In the last few years the financial landscape has been drastically changing shape, with new technology entrants coming onto the market and offering innovative solutions to financial services. The FinTech wave has even made its way onto the political agenda
– Chancellor George Osborne announced a plan to boost competition by encouraging banks to open up their Application Programming Interfaces (APIs) in his pre-election Budget statement.
Launched by Salesforce in 2000 APIs essentially allow the communication between two different pieces of software. The government is hoping that opening up data to FinTech start-up companies will boost competition in the sector – enabling these newcomers
to create innovative new services, based on the standardised banking API. For example, with access to this banking technology, developers could build innovative user-friendly apps that allow consumers to manage their spending and directly link to their bank
accounts. It is planned that the initiative will also lead to banking comparison sites, such as those that are popular in the insurance industry.
While the government’s initiative to standardise APIs has been largely reported as a competition boost in the banking industry, banks should welcome this move towards a ‘sharing’ culture. APIs are the key to collaboration between FinTech players and banks
should embrace this with open arms. This is not a case of FinTechs versus the banks - beyond the benefits to the consumer and new financial technology companies, banks also have a lot to gain through opening up their APIs. With their creaking IT legacy systems,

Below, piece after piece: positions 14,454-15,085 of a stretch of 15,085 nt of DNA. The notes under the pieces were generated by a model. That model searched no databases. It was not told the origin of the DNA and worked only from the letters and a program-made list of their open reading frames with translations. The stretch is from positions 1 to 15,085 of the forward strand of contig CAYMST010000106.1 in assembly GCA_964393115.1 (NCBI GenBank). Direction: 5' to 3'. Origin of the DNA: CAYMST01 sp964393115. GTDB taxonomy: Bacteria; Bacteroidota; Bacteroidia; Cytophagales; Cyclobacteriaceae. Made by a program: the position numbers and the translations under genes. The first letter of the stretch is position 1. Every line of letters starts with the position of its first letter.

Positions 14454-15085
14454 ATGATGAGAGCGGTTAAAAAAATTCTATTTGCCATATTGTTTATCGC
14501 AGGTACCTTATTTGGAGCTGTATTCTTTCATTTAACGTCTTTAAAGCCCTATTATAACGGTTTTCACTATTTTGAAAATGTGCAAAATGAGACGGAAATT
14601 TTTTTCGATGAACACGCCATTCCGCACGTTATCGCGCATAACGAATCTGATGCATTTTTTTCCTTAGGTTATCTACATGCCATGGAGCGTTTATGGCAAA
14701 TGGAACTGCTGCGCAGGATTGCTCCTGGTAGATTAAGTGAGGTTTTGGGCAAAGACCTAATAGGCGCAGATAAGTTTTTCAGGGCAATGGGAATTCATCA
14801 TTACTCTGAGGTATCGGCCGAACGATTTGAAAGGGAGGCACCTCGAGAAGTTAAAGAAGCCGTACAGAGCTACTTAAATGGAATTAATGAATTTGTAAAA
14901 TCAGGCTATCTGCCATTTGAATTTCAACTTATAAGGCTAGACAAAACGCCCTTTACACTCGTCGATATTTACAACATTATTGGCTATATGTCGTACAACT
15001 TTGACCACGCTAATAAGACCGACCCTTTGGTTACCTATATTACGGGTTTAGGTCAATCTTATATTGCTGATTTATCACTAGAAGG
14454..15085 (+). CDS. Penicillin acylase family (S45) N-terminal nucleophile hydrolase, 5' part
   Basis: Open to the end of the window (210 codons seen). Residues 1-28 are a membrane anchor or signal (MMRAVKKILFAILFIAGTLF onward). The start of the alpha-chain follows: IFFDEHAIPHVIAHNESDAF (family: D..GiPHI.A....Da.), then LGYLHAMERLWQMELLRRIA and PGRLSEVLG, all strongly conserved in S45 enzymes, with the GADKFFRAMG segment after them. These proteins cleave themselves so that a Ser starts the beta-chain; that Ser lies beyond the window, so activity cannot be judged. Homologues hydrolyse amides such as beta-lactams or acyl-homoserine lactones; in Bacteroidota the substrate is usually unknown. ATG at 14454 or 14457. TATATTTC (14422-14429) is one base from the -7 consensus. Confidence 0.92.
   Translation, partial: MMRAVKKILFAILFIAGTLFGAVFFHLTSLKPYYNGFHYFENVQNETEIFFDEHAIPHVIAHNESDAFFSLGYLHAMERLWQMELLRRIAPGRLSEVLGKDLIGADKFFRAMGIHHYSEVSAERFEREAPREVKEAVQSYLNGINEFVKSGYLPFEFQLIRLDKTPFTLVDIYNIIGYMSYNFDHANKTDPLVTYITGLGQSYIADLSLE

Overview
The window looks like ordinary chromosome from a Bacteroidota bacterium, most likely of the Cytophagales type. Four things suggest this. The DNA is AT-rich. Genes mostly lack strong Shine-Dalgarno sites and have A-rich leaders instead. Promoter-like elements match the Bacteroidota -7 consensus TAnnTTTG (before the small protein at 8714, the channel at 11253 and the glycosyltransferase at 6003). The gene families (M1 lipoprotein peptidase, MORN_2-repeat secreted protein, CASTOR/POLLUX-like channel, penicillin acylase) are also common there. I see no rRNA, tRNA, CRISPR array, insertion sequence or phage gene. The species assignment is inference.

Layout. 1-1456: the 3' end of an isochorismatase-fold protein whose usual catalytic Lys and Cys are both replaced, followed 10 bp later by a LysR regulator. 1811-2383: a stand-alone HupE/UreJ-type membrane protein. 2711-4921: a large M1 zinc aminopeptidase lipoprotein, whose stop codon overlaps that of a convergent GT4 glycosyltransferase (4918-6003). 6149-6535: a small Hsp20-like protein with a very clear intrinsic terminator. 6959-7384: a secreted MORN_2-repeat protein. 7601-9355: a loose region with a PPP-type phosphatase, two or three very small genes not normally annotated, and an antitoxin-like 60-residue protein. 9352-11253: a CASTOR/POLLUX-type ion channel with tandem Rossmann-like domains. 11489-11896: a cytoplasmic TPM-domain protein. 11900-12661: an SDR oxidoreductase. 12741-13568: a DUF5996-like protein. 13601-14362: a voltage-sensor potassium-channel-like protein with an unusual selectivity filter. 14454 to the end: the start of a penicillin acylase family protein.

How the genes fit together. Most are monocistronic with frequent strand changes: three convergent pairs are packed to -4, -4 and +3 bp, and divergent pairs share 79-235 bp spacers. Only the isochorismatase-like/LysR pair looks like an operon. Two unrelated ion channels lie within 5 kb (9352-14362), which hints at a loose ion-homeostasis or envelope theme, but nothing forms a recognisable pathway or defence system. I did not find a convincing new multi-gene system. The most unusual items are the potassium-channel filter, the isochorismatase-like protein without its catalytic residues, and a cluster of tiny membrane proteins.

banks have often struggled to innovate at the speed with which customers demand. By embracing an open platform, banks can simplify the process of adding innovative technology services by piecing together building blocks of flexible technology – outsourced
from FinTech players, or even other banks who specialise in a specific service.
However, this does not mean that the underlying legacy issues of archaic and convoluted banking IT architecture can just be ignored. Opening up the top level APIs without addressing the core banking issue underneath is purely masking the real problem. For
open APIs to offer a real solution to banks’ technology issues, banks need to make sense of their confused core IT systems – in order to ensure their APIs link to these core business functions.
By collaborating with competitor banks, technology experts and FinTech newcomers, the banking sector can define industry-wide standards for banking IT architecture – cutting through the complexity by categorising core IT into clear business functions. Aligning
to a framework that is standardised across the whole international banking industry would enable banks to ensure that their IT systems and thus their APIs are in sync across the landscape.
The government’s open API initiative is a step in the right direction to boosting banking innovation, however the government will need to take advice from industry experts and banking players, if it is to ensure that this initiative provides true value to
the whole ecosystem. Applying a top-down approach – forcing banks to open their APIs, despite their creaking legacy IT architecture may seem like a ‘quick fix’ to boost banking IT innovation, but for real long-term benefit, it is crucial to address
the problem from the bottom up. By categorising and standardising their IT architecture, before considering where their APIs fit within this, banks can embrace a truly open approach to innovation.